The first troops in the Nato-led peace implementation force are likely to arrive in Bosnia early next week, after Russia and Nato yesterday proclaimed a "historic" agreement enabling Russian troops to serve in the force, and giving Moscow a liaison role in command.
The agreement is not only crucial to peace in Bosnia, but also has far- reaching implications for East-West relations.
William Perry, the US Defense Secretary, said: "The significance goes far beyond Bosnia. It promises to form the basis of a new security dialogue between East and West, between Nato and Russia. This emerging new relationship between Nato and Russia will make Europe more stable and more secure."
The deal means that deployment to Bosnia can now begin, with a group of 1,300 "enabling" troops - including 600 British - expected to arrive as early as Monday or Tuesday.
Despite the wave of optimism, however, serious questions remain about how the implementation plan will work. So far there is little progress on setting up a civilian command to administer the massive reconstruction task. And Nato yesterday ruled out taking on the mission of arresting war criminals, saying it is still considering whether its forces should have powers of arrest in some circumstances. How to disarm and "rebalance" Croats, Muslims and Serbs is still under discussion.
Doubts also remain about whether the alliance will be able to fulfil its political commitment to pull out all forces after 12 months. Michael Portillo, the British Secretary of State for Defence, insisted yesterday: "There is a clear commitment that this operation will last 12 months and we will all deploy together and all withdraw together."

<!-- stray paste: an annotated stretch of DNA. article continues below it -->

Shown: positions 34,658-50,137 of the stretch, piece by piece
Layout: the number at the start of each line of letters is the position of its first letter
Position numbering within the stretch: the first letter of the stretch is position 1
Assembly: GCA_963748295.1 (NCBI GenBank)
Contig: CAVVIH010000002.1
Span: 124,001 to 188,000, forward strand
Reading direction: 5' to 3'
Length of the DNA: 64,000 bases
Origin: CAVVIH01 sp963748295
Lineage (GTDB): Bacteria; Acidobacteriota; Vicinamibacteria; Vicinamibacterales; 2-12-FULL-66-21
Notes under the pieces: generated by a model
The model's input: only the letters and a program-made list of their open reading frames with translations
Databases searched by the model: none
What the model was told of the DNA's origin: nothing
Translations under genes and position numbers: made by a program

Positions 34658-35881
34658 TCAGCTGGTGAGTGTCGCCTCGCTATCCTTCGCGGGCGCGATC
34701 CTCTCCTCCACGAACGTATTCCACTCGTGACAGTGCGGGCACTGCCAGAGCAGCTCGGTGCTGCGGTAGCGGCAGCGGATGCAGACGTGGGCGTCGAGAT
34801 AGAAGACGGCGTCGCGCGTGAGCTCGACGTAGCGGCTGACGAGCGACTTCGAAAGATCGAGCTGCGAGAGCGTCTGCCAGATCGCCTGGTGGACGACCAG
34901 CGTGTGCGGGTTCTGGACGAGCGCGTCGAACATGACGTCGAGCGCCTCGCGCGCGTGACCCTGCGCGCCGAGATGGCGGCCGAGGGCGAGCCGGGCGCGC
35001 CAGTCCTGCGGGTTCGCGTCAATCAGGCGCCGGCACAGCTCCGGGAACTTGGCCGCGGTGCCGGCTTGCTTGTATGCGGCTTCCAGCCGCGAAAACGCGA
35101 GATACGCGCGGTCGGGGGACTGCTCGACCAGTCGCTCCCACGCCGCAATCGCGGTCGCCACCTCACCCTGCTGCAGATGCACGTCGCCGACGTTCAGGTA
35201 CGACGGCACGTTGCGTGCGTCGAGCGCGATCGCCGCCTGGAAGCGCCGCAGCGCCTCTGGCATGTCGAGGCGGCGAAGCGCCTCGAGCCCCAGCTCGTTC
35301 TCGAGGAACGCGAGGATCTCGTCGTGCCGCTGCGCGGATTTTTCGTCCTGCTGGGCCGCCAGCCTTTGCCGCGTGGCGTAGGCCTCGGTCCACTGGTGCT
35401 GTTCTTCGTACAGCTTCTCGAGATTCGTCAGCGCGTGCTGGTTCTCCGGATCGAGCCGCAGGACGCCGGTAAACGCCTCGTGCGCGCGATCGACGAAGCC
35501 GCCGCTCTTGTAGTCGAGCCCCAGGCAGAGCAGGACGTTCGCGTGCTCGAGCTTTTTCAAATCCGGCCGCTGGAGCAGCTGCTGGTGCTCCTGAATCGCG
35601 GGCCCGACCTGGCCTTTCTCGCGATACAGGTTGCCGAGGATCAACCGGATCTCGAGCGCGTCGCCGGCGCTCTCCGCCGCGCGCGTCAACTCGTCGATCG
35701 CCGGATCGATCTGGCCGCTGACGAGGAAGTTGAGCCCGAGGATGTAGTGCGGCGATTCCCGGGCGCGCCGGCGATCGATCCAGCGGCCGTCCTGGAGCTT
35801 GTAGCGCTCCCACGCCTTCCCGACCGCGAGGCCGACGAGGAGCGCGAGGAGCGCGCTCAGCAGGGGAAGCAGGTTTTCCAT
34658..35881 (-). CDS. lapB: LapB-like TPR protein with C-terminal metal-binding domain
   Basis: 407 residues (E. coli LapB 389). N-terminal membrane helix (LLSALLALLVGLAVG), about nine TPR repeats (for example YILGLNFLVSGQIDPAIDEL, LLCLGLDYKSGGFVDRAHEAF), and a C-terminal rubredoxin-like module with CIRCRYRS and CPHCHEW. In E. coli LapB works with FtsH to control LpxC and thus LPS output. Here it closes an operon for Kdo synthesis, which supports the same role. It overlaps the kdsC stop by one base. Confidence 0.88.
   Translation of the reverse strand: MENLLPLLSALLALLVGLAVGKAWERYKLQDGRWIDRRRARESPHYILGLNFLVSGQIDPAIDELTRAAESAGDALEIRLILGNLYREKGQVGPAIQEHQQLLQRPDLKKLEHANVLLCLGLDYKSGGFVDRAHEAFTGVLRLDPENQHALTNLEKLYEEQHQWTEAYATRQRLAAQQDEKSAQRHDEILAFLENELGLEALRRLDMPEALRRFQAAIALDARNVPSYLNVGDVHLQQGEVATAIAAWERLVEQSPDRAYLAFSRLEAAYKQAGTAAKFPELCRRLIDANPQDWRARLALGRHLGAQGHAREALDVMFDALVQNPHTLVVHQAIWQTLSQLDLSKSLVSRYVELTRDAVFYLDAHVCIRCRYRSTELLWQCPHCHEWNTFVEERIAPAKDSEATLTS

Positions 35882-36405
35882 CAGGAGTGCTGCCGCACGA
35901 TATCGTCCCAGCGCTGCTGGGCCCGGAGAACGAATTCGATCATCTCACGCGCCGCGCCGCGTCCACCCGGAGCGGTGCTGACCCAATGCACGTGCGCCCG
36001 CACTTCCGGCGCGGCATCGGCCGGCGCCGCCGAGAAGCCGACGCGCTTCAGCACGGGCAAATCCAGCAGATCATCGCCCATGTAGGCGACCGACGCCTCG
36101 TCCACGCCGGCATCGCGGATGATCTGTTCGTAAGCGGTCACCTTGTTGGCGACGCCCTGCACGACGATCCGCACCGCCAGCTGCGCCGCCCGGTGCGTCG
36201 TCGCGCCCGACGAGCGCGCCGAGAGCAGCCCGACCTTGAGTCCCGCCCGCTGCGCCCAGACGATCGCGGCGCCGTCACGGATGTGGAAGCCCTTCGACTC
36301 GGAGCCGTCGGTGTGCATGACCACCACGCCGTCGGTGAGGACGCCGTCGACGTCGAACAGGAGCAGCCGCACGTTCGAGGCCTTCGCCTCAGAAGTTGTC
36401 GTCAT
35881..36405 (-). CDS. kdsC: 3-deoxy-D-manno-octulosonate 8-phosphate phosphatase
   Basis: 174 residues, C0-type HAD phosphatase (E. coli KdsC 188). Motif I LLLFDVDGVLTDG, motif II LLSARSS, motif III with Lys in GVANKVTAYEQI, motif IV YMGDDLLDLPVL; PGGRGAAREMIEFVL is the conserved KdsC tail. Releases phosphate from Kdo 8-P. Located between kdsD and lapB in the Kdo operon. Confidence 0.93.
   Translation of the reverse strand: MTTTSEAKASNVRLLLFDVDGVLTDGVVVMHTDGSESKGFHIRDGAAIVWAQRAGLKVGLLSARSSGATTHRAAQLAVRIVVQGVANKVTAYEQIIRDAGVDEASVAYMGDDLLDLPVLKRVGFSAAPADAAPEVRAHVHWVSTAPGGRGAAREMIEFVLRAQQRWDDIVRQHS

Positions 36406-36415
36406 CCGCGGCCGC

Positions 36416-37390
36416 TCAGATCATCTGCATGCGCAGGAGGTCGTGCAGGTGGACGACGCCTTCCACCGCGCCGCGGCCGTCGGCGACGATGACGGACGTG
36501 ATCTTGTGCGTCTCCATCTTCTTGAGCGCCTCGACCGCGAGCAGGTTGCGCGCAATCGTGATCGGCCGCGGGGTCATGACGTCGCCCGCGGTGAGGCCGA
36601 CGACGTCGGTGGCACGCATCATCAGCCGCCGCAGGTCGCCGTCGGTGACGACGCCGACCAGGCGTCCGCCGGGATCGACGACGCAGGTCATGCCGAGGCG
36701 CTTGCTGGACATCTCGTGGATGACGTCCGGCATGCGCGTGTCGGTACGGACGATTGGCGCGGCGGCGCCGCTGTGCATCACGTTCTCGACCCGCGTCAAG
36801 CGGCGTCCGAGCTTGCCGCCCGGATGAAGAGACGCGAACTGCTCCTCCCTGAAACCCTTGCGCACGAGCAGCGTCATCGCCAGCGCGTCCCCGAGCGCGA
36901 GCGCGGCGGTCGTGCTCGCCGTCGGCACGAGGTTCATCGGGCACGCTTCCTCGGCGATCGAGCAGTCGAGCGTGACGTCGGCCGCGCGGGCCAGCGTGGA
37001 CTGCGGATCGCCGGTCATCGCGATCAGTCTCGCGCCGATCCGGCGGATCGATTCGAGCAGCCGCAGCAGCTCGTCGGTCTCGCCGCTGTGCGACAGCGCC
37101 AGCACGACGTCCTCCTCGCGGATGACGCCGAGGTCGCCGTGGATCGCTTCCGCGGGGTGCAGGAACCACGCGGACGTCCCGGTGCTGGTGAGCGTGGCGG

The agreement on Russian participation, struck between Mr Perry and Pavel Grachev, the Russian Defence Minister, ends weeks of fraught negotiation over how to give Moscow a political role in controlling the force. The solution arrived at means Moscow will be consulted by the 16-member alliance before decisions are taken by the North Atlantic Council, Nato's ruling body of ambassadors in Brussels. In what is called a "16 plus one" formula, the Russians may also be able to raise points at the council's discussions. In return, Russian troops will serve, in effect, under US command.
Although Moscow had demanded a larger role, and would have preferred a United Nations umbrella for the operation, Mr Grachev hailed the plan, praising Nato's new cooperation with Moscow. From now, he said, there were "no questions which cannot be solved."
A total of 15 Nato nations will contribute troops to the implementation force, and 12 non-Nato countries, including Russia, have agreed to join. Nato leaders said yesterday the force would supervise the separation of the warring forces, their withdrawal to barracks, the setting up of civil institutions and the conduct of elections.
The alliance leaders are clearly concerned about the delay in appointing a "high representative" to oversee the civilian tasks such as reconstruction, refugee return and election preparation. Carl Bildt, the EU's delegate to the former Yugoslavia, is the favourite, but dispute over how tasks should be assigned is holding up agreement. The alliance is also embarrassed over the continuing failure to appoint of Nato secretary-general following the resignation of Willy Claes. It now seems certain that the force will deploy with no secretary-general in place.
Nato discussed yesterday calls for the arming and training of Bosnian forces, as a means of ensuring a permanent balance of power once the peace forces pull out. The alliance appears to ruling out re-arming the Bosnians, and favours disarming the stronger armies, but new discussions on all arms control issues are now scheduled to take place in Bonn.